Career Choice: Athletic Trainers
They’re the professionals you call on whenever you suffer a sports-related injury. They’re athletic trainers and they represent a fast-growing profession that works with professional athletes and gym rats alike. Athletic trainers do not respond solely to injuries as they’re always available to help everyone in their charge maintain optimum physical fitness.
Athletic trainers are tasked with maintaining or helping to restore the health of individuals put in their charge. Also known as physician extenders, sports medicine coordinators and clinical education coordinators, these professionals care for athletic injuries and work closely with physicians to help athletes recover. Trainers may use physical therapy equipment, bandages and medication to assist their clients. They’ll also evaluate recovering athletes and make assessments on readiness to resume play. Athletic trainers develop and implement injury prevention programs, offer instruction and travel with teams to athletic events.
Approximately 60 percent of athletic trainers have a bachelor’s degree with the remaining 40 percent possessing a master’s degree. Undergraduate study typically leads to a degree in athletic training with those programs usually accredited by the Commission on Accreditation of Athletic Training Education. Students take health science classes with an emphasis on nutrition, physiology, anatomy and human biology. Advanced training for select university and corporate positions is required for some jobs, hence the pursuit of a master’s degree.
For injured athletes, the work athletic trainers provide in helping to restore them to optimum health is priceless. Too bad that most trainers earn an annual salary that is equal to what some athletes earn per game. As of 2012, the median annual wage for athletic trainers was $42,090 according to the US Bureau of Labor Statistics.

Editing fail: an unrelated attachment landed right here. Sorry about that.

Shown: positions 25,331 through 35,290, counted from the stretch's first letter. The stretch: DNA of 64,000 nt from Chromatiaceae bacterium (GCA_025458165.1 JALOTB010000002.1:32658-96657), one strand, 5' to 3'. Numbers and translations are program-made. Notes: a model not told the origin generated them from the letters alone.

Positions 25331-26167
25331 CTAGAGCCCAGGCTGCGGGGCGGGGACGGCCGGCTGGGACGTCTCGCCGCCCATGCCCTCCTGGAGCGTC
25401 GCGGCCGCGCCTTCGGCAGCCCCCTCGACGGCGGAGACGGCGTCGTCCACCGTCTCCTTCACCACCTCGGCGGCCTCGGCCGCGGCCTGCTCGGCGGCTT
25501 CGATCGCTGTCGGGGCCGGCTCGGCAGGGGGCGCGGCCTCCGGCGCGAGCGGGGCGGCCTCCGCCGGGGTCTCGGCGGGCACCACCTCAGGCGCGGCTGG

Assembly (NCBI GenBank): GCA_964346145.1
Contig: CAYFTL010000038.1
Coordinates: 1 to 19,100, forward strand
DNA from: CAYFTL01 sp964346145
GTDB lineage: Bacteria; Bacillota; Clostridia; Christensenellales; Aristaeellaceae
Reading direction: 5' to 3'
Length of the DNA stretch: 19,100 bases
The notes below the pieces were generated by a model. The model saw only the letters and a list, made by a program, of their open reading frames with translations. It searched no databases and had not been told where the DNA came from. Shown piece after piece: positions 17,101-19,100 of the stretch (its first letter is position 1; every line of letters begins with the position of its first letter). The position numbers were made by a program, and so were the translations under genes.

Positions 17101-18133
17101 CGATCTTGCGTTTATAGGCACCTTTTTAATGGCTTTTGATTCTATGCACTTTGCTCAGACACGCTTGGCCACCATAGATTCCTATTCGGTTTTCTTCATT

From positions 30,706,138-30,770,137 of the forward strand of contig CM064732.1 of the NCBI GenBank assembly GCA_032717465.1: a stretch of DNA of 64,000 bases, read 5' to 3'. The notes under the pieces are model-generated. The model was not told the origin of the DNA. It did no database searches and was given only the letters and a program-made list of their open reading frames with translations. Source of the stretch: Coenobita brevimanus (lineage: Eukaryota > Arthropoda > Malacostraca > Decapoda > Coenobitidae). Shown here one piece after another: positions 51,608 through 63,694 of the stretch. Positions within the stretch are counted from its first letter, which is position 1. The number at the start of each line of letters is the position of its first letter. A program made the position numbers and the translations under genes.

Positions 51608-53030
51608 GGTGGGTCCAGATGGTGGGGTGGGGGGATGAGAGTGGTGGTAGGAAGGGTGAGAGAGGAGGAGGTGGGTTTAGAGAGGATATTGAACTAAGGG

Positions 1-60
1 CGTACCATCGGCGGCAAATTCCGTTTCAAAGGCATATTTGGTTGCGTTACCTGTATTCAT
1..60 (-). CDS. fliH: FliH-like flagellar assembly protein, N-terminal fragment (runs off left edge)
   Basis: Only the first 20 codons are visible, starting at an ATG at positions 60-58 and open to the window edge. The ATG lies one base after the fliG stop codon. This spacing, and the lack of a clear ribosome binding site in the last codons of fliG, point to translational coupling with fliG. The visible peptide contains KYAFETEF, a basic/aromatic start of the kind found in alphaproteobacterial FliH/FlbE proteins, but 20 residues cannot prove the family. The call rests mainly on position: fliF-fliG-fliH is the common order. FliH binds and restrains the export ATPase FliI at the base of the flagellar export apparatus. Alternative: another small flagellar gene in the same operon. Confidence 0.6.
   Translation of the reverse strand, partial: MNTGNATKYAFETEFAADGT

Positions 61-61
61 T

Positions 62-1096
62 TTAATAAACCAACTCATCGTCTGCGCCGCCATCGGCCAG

Full BLS salary data is for 2011. As of that year, athletic trainers in the 10th percentile earned $26,200 annually, while those in the 25th percentile could expect to make $34,100 per year. The median salary for 2011 was $42,400. Athletic trainers in the 75th percentile earned $52,500 per year, while those in the 90th percentile averaged $66,000 per year on average. Highest wages were found in Utah, New Jersey and Texas with lowest wages in New Mexico, North Dakota and Rhode Island. Indeed with an average salary of just $23,900 as of 2011, athletic trainers in Rhode Island have the lowest wages in the nation.
Despite the low pay and working conditions that can be challenging, i.e., frequent traveling, night hours and weekend events, athletic trainers have a job that is rarely predictable and often exciting. The job forecast is a robust one with the BLS predicting a 30 percent growth from 2010 to 2020. Athletic trainers will continue to find work in educational settings as awareness of sports injuries continues to climb especially concussions. Insurance companies are also recognizing the value of these professionals and are more likely to reimburse people for their services.